In January 1921, at his first Dáil meeting after his return to a country gripped by the War of Independence, de Valera introduced a motion calling on the IRA to desist from ambushes and other tactics that were allowing the British to successfully portray it as a terrorist group, and to take on the British forces with conventional military methods. This they strongly opposed, and de Valera relented, issuing a statement expressing support for the IRA, and claimed it was fully under the control of the Dáil. He then, along with Cathal Brugha and Austin Stack, brought pressure to bear on Michael Collins to undertake a journey to the U.S. himself, on the pretext that only he could take up where de Valera had left off. Collins successfully resisted this move, and stayed in Ireland.
The British government’s proposal of a Truce and negotiations over Ireland’s future was a result of both domestic and international factors. The British had been unable to defeat the Irish struggle for independence and there was a danger that the longer it continued the more radicalised it was becoming. In March 1921 Southern Unionist leader Lord Midleton also pointed to the strengthening of the independence movement, telling Lloyd George and Hamar Greenwood that the resistance was now three times stronger than in July 1920. The following month Greenwood himself was talking of pacification taking years rather than months. British government policy in Ireland was also creating problems for it both internationally (especially in the United States) and in Britain itself. At the same time Britain was facing growing independence struggles in Egypt and India. It also faced an increasingly difficult financial situation. British foreign trade suffered a substantial collapse in 1921: in twelve months its exports fell by 48 percent, its imports dropped by 44 percent and unemployment rapidly increased. The Economist described 1921 as one of the worst years of depression since the industrial revolution began.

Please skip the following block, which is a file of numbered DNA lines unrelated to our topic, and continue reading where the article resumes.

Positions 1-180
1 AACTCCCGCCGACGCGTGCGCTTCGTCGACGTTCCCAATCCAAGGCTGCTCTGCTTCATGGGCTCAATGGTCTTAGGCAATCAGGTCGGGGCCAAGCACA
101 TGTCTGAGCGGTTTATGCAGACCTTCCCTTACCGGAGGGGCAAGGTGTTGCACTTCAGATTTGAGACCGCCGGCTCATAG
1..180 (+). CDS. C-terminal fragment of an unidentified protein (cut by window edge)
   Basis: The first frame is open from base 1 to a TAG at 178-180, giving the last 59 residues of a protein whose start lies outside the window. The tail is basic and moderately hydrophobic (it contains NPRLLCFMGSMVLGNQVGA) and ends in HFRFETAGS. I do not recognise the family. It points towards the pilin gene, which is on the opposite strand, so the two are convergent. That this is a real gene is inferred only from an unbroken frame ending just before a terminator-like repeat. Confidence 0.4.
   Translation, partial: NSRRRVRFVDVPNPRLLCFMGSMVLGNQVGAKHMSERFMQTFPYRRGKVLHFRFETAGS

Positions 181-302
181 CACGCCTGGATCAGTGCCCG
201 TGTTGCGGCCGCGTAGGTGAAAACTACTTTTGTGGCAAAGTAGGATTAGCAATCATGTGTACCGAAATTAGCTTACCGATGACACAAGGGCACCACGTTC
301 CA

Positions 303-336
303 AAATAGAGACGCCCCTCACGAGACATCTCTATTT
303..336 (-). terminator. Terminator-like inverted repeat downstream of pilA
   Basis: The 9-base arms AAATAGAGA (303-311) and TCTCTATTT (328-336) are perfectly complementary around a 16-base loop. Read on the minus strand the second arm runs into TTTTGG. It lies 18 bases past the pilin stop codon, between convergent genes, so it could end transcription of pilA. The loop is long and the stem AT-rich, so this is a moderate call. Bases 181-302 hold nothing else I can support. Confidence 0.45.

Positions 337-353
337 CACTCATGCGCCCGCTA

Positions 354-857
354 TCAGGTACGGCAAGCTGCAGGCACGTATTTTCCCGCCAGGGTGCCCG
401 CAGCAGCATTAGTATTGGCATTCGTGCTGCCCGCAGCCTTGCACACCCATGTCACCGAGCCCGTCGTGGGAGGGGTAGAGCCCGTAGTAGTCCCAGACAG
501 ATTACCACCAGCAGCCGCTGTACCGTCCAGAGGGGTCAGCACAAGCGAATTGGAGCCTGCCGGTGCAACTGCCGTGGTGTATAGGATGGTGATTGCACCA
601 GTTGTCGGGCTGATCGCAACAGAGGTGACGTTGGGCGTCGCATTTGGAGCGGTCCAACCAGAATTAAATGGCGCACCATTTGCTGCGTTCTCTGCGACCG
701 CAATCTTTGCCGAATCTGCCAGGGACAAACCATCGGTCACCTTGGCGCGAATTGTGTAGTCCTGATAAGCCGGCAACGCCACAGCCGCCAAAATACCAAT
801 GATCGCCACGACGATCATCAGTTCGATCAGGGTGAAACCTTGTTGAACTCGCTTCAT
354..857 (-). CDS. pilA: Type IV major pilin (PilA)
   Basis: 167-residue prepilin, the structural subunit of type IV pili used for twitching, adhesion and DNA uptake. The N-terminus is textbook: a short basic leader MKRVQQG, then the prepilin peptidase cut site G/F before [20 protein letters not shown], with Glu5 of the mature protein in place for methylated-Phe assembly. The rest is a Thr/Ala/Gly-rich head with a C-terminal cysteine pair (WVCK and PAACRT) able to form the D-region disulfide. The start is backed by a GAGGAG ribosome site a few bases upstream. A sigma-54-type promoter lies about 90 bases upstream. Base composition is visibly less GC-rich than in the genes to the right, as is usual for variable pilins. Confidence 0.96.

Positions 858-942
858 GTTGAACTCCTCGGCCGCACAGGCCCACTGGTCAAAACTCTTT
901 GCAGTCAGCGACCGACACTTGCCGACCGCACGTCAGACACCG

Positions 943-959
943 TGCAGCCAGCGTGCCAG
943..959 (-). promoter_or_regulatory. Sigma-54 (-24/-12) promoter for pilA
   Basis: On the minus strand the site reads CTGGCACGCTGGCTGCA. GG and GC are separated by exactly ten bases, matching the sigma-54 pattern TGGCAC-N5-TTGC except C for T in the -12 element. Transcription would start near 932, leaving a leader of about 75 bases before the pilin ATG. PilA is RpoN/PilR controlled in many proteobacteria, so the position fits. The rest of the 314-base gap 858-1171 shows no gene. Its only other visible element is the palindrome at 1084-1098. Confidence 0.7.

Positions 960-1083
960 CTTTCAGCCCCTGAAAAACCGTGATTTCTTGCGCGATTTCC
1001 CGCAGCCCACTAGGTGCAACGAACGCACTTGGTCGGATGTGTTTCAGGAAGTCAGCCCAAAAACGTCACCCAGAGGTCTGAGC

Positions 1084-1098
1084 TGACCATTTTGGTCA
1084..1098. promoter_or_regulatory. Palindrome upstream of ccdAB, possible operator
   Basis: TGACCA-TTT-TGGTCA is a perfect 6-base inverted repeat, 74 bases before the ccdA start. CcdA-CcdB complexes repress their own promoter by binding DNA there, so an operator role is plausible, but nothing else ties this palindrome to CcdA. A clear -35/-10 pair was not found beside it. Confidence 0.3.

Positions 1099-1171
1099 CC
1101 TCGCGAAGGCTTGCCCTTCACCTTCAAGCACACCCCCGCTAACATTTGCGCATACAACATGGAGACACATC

There was a substantial debate in the British Cabinet about whether or not to proceed along these lines. An example of this is the 12 May 1921 Cabinet meeting. Greenwood appears to have revised his view about how long pacification would take; he was opposed to the Truce proposal at this stage, feeling that the republicans were being worn down. Health Minister Christopher Addison disagreed and favoured a truce. Churchill, who had been in favour of the substantial escalation of coercion, now supported a truce partly because things were getting “very unpleasant as regards the interests of this country all over the world; we are getting an odious reputation; poisoning our relations with the United States…” Herbert Fisher, who was an historian and head of the Board of Education as well as a politician, also worried, “the present situation is degrading to the moral life of the whole country; a truce would mean a clear moral and political gain” and that if the IRA accepted the truce it would be hard for them to start up again, it would also “create a big rift in SF ranks, the moderate SF would have to come out into the open.” This meeting rejected the idea of a truce. In June, however, a memorandum from Macready stated that beating the republicans would require coercion being carried out to the maximum and if this was done the cabinet would have to stand by 100 executions a week. Such a policy was a political impossibility.
In this situation, Lloyd George proposed an Anglo-Irish conference and negotiations.
Photo: First Meeting of Dáil Éireann, 1919